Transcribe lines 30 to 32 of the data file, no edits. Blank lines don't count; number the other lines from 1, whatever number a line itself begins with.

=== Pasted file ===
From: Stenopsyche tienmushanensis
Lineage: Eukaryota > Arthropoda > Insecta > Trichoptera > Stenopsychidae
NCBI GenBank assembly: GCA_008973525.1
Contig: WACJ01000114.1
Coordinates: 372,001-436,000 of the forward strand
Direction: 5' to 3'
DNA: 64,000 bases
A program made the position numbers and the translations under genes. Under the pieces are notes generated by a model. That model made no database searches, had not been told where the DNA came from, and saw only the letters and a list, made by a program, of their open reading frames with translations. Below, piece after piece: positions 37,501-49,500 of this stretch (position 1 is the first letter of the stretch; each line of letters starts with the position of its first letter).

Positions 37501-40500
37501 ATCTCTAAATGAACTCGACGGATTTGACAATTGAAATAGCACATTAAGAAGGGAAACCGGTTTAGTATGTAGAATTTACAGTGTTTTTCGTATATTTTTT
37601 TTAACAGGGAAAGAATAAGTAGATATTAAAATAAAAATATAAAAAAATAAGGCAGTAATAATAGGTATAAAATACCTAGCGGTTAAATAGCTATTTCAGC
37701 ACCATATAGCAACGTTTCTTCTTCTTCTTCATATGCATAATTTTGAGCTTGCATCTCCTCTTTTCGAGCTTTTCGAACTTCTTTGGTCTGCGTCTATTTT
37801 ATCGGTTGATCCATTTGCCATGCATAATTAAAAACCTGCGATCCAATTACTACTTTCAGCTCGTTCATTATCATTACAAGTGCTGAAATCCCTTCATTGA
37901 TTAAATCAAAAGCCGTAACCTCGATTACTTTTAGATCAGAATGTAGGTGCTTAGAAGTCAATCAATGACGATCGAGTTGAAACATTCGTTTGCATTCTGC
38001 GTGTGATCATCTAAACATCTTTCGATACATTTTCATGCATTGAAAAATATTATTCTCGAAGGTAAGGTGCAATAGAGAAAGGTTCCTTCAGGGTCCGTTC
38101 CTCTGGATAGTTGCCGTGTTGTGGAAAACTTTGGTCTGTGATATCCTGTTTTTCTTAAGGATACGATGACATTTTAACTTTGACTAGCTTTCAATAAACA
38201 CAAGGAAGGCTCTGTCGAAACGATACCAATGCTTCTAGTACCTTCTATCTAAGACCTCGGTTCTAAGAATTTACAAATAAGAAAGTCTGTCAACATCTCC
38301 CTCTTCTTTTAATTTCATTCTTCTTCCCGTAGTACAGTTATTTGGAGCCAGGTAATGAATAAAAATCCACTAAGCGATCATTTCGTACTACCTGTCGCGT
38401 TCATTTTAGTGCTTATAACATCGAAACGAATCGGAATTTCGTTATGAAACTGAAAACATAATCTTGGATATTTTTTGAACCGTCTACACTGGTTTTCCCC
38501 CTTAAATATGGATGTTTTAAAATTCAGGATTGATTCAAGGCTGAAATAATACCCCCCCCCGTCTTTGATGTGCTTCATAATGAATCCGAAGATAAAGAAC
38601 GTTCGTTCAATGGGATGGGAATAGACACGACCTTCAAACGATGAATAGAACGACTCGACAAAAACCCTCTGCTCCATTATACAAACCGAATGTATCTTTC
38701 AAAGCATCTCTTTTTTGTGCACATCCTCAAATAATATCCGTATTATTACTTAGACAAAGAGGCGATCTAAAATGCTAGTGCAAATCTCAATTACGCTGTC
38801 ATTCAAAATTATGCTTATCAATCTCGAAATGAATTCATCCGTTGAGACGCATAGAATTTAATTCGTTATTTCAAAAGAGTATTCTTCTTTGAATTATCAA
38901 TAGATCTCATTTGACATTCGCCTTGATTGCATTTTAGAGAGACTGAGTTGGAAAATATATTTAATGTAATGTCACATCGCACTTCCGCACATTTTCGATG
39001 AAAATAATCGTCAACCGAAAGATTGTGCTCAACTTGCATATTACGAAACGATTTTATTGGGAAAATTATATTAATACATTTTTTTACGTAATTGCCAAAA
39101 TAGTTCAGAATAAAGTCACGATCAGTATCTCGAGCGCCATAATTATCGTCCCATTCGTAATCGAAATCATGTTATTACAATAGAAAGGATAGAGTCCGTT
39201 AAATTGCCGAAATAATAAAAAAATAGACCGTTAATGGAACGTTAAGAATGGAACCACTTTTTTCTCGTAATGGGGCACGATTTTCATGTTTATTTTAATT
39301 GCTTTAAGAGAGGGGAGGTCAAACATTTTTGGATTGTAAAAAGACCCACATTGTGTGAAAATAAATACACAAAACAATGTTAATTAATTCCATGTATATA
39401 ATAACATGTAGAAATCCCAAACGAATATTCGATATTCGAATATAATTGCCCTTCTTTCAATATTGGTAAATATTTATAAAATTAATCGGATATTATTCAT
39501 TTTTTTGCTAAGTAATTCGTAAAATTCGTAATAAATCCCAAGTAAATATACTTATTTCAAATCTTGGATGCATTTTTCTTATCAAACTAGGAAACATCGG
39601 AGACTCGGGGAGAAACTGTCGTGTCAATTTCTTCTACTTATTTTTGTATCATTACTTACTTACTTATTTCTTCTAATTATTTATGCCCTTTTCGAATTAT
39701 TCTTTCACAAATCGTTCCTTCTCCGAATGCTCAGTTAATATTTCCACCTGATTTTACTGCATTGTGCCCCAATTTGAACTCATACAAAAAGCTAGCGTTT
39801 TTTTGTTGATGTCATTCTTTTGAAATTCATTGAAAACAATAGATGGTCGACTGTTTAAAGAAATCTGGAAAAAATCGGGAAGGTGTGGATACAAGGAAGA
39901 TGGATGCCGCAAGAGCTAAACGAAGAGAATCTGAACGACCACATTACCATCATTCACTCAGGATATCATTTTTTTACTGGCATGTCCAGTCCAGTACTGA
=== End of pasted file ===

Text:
39501 TTTTTTGCTAAGTAATTCGTAAAATTCGTAATAAATCCCAAGTAAATATACTTATTTCAAATCTTGGATGCATTTTTCTTATCAAACTAGGAAACATCGG
39601 AGACTCGGGGAGAAACTGTCGTGTCAATTTCTTCTACTTATTTTTGTATCATTACTTACTTACTTATTTCTTCTAATTATTTATGCCCTTTTCGAATTAT
39701 TCTTTCACAAATCGTTCCTTCTCCGAATGCTCAGTTAATATTTCCACCTGATTTTACTGCATTGTGCCCCAATTTGAACTCATACAAAAAGCTAGCGTTT